Patagonia's expensie. But HOW expensive?!

Travel Forums Central/South America & The Caribbean Patagonia's expensie. But HOW expensive?!

  • 1
  • 2
Last Post
1. Posted by Shroom (Inactive 29 posts) 12y Star this if you like it!

Hello, fellow travellers. I'm going to Argentina in December and I'm heading, almost as soon I arrive in Buenos Aires, to both Argentine and Chilean PAtagonia.
I've heard that it's pretty expensive, but exactly HOW expensive is it? I heard that the refugios in Torres del PAine charge about 20-25 USD/night and person. And that's the cheapest potion. Is this for real? I was planning on doing the W(about 5 days) in Torres del Paine. Am I getting totally bancrupt after two weeks in Torres and around Fitz Roy? I know it's going to be worth every single penny but I just want a preview of the budget.

Thanks in advance!

live and prosper

2. Posted by GregW (Travel Guru 2635 posts) 12y Star this if you like it!

The following is based on my experience in January of 2003, and based mostly on Chile, as that was where I spent most of my time in Patagonia. Prices are in $US dollars, based on the exchange rate at the time.

Hotels run from $10 - $20 a night. Dorms can be had for $5 - $10 a night. I didn't find restaurants expensive - decent meals for $5 and up. Buses and transportation didn't seem any more expensive than other places in South America.

I didn't do any hiking in TDP - just a day trip, so I can't comment on those prices. I do know that people said buying equipment in Patagonia was more expensive than up in the north.


3. Posted by bentivogli (Respected Member 2398 posts) 12y Star this if you like it!

Prices in Argentina were about the same in those days, possibly a wee bit cheaper. However, that is hardly reliable anymore; Argentine economy (and, concomitantly, the exchange rate) has been on the rise ever since, so it must be more expensive now. For comparison; I found this summer that the north had gotten almost twice as expensive since 2003, in almost all respects (mainly busses and tourist activities; food is still incredibly cheap, and so is most accommodation. However, since the south attracts only tourists and no regular Argentinians that are not holidaymakers, hostels will probably have risen, too).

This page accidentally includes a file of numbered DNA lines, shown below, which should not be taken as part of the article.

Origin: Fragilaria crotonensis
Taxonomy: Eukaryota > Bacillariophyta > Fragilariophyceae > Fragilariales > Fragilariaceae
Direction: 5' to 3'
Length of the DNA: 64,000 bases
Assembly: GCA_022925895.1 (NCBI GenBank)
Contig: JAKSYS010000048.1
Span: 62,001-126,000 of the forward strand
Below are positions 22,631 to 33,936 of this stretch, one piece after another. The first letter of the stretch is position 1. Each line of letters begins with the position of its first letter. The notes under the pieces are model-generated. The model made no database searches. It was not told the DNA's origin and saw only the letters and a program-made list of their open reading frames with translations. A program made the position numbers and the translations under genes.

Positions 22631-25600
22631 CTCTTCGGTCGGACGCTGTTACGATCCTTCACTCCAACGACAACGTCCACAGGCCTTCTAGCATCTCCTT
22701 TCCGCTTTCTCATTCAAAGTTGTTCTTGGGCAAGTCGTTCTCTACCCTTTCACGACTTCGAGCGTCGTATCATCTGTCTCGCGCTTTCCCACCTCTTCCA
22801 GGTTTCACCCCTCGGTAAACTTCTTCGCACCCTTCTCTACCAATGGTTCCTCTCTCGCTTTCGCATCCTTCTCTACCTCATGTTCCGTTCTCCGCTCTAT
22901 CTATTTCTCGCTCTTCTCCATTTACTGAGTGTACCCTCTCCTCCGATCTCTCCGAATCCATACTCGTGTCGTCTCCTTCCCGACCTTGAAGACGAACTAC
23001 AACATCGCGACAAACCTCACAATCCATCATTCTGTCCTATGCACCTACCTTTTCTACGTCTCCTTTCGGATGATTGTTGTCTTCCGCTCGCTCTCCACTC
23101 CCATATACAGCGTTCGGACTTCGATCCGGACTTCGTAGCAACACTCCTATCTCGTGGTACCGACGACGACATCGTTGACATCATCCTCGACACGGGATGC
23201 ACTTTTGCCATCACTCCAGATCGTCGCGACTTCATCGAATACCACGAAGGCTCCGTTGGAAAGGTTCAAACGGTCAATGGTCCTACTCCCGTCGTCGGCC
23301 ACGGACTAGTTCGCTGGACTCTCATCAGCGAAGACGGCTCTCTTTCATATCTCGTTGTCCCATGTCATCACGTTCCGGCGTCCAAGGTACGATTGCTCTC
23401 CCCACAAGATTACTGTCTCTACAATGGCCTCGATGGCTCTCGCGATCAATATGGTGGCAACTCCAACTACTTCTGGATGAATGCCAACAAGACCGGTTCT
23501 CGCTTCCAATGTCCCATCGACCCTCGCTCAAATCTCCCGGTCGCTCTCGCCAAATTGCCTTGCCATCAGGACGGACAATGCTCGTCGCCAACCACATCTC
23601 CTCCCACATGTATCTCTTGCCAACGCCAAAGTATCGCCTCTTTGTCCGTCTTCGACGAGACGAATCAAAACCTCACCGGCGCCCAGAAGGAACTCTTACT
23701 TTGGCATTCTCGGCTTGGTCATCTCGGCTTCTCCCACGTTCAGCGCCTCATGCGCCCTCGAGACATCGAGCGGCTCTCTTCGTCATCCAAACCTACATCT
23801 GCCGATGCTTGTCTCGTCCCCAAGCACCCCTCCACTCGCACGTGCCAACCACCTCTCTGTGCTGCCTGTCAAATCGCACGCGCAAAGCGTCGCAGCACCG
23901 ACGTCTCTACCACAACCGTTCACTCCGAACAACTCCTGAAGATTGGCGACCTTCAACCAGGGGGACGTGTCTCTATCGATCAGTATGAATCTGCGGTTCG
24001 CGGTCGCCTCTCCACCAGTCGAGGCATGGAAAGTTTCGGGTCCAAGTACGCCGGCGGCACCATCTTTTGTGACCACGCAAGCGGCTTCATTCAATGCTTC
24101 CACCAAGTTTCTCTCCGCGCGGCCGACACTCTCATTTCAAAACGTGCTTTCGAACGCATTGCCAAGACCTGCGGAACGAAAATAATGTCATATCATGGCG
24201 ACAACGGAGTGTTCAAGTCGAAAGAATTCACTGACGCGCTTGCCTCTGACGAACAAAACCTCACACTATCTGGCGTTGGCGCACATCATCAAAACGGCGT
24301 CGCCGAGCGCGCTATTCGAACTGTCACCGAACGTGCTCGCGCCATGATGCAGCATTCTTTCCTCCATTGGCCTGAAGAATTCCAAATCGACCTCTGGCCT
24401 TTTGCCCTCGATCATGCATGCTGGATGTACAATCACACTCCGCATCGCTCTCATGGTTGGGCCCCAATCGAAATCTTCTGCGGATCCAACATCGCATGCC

4. Posted by Tonytravel (Full Member 87 posts) 12y Star this if you like it!

Patagonia is expensive. Refuges at Torres del Paine cost more than usd 30, there are only two that can be cheaper (not much, may be usd 25)called Grey and Dickson. If you join a 5 or 6 days tour, which I recommend for you and for nature's sake, you are talking of around usd 1000. They provide: accomodation, transport, breakfast, box lunch and fee to the park, also english speaking guides. Always make your reservations in advance, remember that the refuges are small, low capacity.
The other week, I don't know, you have El Calafate, Ushuaia, Punta expensive as Torres.
I agree with you, it'll be worth every penny, I'm just writing to you to warn you that it'll be many, many pennies.

5. Posted by samsara_ (Travel Guru 5353 posts) 12y Star this if you like it!

I didnt find Patagonia massively expensive. I think most of the trekkers who do Torres del Paine in the high season find it pricey. However, if you camp it will cost you almost nothing...campsites are free, so you only have to pay your entry to the park and carry as much food as you can to save having to buy it there. Seeing as you will be there in the summer, I'd say do that!

Ushuaia is quite pricey for tours but I found accommodation and eating out to the roughly the same as other cities or towns in Argentina. I was there in the low season though...

El Calafate I found to be the most pricey of all.

Hope that helps!

6. Posted by rorone (Budding Member 40 posts) 12y Star this if you like it!


Is it possible to trek TDP national park and most national parks in Chile without a guide? are there maps available?

7. Posted by GregW (Travel Guru 2635 posts) 12y Star this if you like it!

It is possible to hike TDP without a guide, but you are not allowed to enter the park without a hiking partner. There are tons of people getting ready to do the hike in Pto. Natales, though, so it's easy enough to hook up with someone to enter the park with if you are travelling solo.


8. Posted by Rraven (Travel Guru 5924 posts) 12y Star this if you like it!

would the weather be okay to camp in patagonia in feb / march ?? our tent and sleeping bags are three season styles....

9. Posted by GregW (Travel Guru 2635 posts) 12y Star this if you like it!

Lots of people do it. It'll be down in the low single digits celcius at nights, so assuming you are comfortable in your sleeping bag at those temperatures, you'll be okay. I found the wind was a lot bigger problem then the cold down there.

10. Posted by catriona (Budding Member 17 posts) 12y Star this if you like it!

hi there
just curious... are you guys (hopefully) referring to high season prices?? i'm heading to chile on wednesday and will hopefully be in patagonia in the next week r so. i would like to do one hiking tour maybe 3/4 days in torres. would it really be $1,000???? i plan to stay in cheapest accom outside of camping unless i can hire a tent, sure as hell dont plan to take one :-) am battling with my lighter than light packing as it is!!
so apart from $$$ just HOW cold is it likely to get in november? again, is a ski jacket/gloves type really necesary or just to bring plenty layers and a good rain coat and hat etc?? i've read that the temp in patagonia is really changeable.
finally, when i am up in the warmer times, how bad are mosquitos, is a net necessary or does the accom usually provide? past experience had a redundant net throughout trip but, just checkin', could save me all of 5g :-)
tnx a lot